Pickling is one of the traditional ways of preserving food. Pickling not only helps preserve foods and their nutrients but eating pickles also increases appetite, aids digestion and strengthens the intestines. Pickles contain large amounts of lactobacilli bacteria, which are important to maintain intestinal health and aid with the digestion of grains and vegetables. The lactobacilli survive the acidic digestive juices of the stomach and travel through the small intestine where they aid pancreatic enzymes in the transformation of dextrine (a carbohydrate) into simple sugars, ready for the body to use. In the large intestine they help synthesize B and K vitamins and they inhibit the growth of unwelcome bacteria. The lactic acid the lactobacilli produce also helps our body absorb minerals, such as iron, calcium, and phosphorus. Pickles are also high in fiber, which is important for proper intestinal cleansing and functioning.
Traditional cultures have developed their own ways of pickling and preserving and the different methods vary using, salt, vinegar, bran, miso, soy sauce and many more. One of the oldest and safest methods of food preservation is called “lactic acid fermentation”. With this method foods are preserved because the lactic acid forming bacteria multiply faster than other bacteria which would spoil the product do. The spoiling bacteria can’t tolerate the high acidity the lactic acid bacteria create or the high salt concentration.
Pickling is easy, you will need:
- Preferably organic vegetables that are as fresh and crisp as possible. Vegetables that are good for pickling include carrots, onions, cauliflower, radishes and cucumbers;
- Flavours such as mustard seeds, dill, bay leaves and juniper berries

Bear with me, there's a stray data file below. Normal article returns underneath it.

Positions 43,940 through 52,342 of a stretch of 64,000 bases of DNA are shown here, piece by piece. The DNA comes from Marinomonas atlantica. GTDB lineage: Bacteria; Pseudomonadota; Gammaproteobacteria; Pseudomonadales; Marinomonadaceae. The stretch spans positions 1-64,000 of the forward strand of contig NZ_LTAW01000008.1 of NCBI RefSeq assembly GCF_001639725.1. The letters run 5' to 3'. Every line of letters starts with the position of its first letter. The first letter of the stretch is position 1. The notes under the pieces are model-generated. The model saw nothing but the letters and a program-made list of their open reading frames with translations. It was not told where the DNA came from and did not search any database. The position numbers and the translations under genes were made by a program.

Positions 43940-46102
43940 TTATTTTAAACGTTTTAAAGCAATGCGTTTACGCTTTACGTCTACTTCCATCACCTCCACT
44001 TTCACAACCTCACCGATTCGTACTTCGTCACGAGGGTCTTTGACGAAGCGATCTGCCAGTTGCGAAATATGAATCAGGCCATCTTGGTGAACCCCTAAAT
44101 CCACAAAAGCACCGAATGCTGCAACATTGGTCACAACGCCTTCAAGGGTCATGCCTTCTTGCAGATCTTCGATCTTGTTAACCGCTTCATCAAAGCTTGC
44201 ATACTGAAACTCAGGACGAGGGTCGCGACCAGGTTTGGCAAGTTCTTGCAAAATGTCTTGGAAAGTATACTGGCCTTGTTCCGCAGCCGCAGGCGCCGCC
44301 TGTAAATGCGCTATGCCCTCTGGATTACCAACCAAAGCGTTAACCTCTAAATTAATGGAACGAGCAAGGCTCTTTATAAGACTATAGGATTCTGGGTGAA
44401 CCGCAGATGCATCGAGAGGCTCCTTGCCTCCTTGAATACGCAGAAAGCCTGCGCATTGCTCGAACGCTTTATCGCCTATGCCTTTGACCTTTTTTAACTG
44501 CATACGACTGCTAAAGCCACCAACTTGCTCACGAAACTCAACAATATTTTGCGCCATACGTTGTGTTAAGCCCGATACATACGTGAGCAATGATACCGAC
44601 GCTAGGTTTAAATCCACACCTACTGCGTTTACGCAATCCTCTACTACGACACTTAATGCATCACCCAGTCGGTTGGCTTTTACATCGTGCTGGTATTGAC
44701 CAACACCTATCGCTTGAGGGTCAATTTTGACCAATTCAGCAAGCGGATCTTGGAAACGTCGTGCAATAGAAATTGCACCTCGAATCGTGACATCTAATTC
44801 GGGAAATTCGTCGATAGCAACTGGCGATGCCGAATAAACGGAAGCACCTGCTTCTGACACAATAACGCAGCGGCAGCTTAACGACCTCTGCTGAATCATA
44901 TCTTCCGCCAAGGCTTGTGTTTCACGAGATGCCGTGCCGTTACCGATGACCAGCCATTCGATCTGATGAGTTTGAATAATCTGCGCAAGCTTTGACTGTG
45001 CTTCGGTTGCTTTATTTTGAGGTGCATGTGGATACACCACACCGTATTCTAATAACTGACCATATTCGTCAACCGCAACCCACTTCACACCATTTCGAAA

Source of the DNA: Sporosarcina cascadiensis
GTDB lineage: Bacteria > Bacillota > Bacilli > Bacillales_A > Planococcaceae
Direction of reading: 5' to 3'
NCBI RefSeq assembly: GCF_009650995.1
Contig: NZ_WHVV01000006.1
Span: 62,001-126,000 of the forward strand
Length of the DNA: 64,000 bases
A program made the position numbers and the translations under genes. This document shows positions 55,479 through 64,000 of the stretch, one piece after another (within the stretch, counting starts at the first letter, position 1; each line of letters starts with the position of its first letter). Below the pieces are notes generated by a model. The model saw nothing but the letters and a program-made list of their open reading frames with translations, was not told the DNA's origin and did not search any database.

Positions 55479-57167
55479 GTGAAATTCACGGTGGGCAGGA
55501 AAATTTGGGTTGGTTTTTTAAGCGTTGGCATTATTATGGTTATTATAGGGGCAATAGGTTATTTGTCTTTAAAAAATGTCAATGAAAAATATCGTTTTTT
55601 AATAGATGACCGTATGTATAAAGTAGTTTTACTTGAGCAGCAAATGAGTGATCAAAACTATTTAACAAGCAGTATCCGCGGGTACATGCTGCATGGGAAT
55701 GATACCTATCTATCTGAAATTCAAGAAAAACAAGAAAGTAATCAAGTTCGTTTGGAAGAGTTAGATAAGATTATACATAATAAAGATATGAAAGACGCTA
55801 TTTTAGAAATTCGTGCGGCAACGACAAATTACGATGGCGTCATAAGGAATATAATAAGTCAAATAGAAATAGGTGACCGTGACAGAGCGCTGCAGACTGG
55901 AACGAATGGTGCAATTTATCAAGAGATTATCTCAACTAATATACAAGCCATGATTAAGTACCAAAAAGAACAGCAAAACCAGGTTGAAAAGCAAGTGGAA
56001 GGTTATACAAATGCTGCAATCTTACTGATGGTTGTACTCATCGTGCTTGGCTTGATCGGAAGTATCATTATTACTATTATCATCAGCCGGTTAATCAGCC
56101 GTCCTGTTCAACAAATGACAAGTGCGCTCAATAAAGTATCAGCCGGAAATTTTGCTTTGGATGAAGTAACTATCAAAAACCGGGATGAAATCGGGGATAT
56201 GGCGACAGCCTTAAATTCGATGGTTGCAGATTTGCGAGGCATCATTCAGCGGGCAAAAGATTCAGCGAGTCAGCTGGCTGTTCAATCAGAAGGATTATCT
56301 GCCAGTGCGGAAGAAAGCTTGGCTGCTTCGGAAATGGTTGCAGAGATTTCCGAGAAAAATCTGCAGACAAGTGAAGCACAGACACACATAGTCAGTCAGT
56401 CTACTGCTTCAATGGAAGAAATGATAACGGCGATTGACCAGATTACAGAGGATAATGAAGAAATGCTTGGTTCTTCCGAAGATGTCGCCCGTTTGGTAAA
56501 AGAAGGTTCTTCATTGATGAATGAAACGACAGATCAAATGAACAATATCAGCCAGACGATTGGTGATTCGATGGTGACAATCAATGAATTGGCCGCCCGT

- 30g of salt dissolved in 1 liter of hot water
Cut the vegetables into chunks or slices. When putting a mix of vegetables into the same jar those with a similar density (for example carrots, onions and daikon) should be cut to the same size and those that are less or more dense should be large or smaller. Pack the vegetables tightly into a jar and press down so that there is almost no space left in-between the vegetables. If you are packing different sorts of vegetables into the same jar then place the less dense vegetables (eg cauliflower and cucumber) in the bottom and the more dense at the top. Then pour the brine over the vegetables all the way to the top of the jar so that there is no space between the water and the rim of the jar. Make sure the vegetables don’t float around. Screw the lid on tightly and leave the jar to stand in a warm room (18-25 degrees) for about 3 – 5 days. After that store the jar in the fridge. After 7 days you can try the pickles to see if they are ready to eat. They are ready when the vegetables are soft but still have some bite and don't taste raw anymore. Be careful when opening the jar as the brine can fizz out.